What is the difference between PPP and SLIP.
The first thing you'll notice is that their RFCs are numbered
differently - 1055 vs 1171 :-) Also, while SLIP describes itself as a
"non-standard", PPP is the product of the Internet Engineering Task
Force PPP Working Group and is on track to being a "blessed" Internet
Read the RFCs for a description of their respective protocols. SLIP
is a starkly minimalist approach, only suggesting what byte to prepend
and perhaps append to each frame sent across the wire. PPP addresses
a lot of other issues too.
I understand that PPP is suppose to be much better, in what ways?
Read the Deficiencies section of RFC-1055 and the Introduction of
RFC-1171 for a definitive discussion. SLIP was a "first cut", from
which the IETF PPP Working Group learned plenty. PPP is a more
general solution to the problem.
The most obvious differences that I can think of off the top of my
PPP incorporates FCS error checking. SLIP expects higher
levels of the protocol stack to worry about that sort of
PPP allows different implementations to agree on a set of
mutually-acceptable features (what protocol family to carry,
various compression techniques, frame size (MTU/MRU),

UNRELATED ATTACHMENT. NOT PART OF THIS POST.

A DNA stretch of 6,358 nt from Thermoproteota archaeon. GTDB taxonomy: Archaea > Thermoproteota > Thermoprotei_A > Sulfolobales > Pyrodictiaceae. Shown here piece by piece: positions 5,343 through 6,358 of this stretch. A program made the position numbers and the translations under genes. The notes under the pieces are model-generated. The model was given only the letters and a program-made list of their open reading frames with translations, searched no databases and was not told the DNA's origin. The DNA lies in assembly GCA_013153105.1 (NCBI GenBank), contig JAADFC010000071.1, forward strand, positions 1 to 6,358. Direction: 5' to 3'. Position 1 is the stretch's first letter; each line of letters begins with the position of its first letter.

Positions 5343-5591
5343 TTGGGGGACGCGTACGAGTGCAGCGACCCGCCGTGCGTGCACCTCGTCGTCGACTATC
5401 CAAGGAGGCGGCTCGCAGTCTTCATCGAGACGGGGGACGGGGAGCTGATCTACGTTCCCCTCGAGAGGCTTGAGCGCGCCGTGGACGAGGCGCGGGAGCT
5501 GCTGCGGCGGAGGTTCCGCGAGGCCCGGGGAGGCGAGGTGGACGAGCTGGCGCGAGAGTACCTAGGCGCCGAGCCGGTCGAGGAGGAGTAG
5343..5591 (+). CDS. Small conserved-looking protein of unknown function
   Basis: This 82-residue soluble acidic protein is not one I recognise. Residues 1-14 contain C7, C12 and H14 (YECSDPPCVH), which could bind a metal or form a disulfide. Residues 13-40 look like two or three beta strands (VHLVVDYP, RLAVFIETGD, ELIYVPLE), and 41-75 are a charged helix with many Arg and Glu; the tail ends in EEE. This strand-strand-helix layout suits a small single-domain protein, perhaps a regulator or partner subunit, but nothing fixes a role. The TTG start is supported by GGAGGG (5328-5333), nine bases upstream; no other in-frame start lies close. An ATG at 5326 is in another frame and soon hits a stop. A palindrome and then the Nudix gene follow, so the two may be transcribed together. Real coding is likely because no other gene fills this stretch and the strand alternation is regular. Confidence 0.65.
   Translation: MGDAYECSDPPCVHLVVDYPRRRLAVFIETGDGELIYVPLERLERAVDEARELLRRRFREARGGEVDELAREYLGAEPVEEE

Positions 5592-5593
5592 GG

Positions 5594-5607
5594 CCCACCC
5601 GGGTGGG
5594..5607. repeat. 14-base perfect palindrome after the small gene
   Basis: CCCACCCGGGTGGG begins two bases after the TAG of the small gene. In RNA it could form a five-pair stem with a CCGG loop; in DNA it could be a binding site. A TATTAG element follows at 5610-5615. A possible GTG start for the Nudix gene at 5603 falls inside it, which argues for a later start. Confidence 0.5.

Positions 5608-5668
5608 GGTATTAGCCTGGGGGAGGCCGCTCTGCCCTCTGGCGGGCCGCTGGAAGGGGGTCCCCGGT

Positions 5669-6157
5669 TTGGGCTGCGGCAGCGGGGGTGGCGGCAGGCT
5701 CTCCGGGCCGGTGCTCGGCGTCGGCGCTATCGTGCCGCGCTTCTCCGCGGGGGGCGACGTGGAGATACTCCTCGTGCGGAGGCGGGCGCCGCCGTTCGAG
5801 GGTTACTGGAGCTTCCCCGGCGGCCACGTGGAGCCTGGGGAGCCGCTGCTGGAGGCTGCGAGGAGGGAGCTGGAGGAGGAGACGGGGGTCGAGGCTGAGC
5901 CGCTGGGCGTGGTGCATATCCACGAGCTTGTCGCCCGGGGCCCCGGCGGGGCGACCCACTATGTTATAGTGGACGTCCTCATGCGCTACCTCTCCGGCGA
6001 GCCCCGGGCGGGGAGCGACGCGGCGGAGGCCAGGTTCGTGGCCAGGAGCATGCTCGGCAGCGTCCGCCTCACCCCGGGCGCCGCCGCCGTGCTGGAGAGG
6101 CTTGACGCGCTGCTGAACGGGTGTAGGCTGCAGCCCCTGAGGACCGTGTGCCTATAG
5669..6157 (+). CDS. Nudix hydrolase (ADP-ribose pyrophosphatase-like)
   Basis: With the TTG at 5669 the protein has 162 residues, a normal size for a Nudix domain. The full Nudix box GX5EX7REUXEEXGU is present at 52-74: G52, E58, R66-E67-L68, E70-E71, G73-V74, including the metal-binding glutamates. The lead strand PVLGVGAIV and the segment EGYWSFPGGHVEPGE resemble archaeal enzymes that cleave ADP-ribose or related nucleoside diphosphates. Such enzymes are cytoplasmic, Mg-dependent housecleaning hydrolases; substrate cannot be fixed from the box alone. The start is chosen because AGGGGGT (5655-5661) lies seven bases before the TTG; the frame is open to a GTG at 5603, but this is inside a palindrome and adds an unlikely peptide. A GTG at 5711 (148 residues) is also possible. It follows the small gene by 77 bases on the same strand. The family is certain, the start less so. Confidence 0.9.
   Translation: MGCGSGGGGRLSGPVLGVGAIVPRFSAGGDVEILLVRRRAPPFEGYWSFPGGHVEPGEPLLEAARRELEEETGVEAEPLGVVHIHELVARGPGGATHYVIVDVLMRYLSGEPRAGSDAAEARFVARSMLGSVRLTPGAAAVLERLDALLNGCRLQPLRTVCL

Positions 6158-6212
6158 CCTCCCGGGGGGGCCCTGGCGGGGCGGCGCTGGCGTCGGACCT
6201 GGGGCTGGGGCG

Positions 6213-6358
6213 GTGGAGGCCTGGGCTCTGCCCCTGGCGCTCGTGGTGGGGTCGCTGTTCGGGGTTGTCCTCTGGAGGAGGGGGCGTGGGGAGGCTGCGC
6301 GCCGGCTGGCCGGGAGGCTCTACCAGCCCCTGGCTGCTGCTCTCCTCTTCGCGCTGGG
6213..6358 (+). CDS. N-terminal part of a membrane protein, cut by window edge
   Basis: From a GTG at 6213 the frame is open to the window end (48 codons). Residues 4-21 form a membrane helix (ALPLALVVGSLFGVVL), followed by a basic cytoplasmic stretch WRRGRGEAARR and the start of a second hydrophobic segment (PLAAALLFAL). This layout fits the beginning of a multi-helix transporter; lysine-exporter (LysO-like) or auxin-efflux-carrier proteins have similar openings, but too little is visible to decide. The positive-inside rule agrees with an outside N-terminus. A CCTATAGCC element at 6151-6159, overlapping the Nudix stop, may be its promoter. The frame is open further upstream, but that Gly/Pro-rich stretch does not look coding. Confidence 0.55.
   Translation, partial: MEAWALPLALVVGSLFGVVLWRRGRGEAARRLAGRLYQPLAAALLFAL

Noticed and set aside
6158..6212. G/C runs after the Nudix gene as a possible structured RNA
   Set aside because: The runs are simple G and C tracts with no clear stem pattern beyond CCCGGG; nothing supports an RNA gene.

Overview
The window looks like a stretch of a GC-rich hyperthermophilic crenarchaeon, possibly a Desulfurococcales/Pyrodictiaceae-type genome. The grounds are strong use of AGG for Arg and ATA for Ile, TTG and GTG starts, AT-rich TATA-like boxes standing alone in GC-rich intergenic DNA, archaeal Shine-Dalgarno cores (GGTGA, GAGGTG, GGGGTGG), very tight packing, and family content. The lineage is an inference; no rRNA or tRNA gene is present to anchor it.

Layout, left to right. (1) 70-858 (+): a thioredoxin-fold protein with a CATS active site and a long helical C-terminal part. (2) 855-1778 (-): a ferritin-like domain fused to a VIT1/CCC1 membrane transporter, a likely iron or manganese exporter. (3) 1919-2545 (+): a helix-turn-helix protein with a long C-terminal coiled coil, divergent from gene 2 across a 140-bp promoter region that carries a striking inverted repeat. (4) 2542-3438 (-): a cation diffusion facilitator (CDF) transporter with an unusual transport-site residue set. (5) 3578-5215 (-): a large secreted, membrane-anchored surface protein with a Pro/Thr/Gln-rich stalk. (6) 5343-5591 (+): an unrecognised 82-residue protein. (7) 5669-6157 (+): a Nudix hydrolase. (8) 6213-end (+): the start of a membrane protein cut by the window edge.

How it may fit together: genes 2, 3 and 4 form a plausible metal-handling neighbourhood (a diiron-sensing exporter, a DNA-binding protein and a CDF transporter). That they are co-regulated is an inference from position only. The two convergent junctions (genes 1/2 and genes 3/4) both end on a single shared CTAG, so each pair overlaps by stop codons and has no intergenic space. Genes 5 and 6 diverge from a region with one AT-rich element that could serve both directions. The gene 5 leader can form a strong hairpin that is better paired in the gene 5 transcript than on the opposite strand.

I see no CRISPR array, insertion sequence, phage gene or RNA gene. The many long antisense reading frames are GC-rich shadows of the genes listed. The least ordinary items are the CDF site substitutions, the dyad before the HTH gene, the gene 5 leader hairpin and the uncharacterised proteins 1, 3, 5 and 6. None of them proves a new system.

addresses of both ends, etc.) at connection time. SLIP only
carries IP, needs to know in advance whether to use TCP header
compression and what frame size to use, and needs to know in
advance what addresses are at each end of the link.
PPP can negotiate a truly huge frame size, though a MTU of
1500 seems to be a common compromise between batch throughput
and interactive responsiveness. SLIP can send any size that
both implementations can support, and while the RFC suggests
1006, many (most?) use 256.
PPP can be used in either asynchronous or synchronous
environments. It has become the standard protocol for
high-speed routers to talk over leased lines, at speeds up to
T1. This allows people to build networks using routers from
different vendors, and expect them to all work together.
If you are calling a site using SLIP, can you change to PPP without
the other end changing?
No, the two use different framing techniques. PPP is not upward
compatible from SLIP, though some hosts or routers may contain
implementations of both.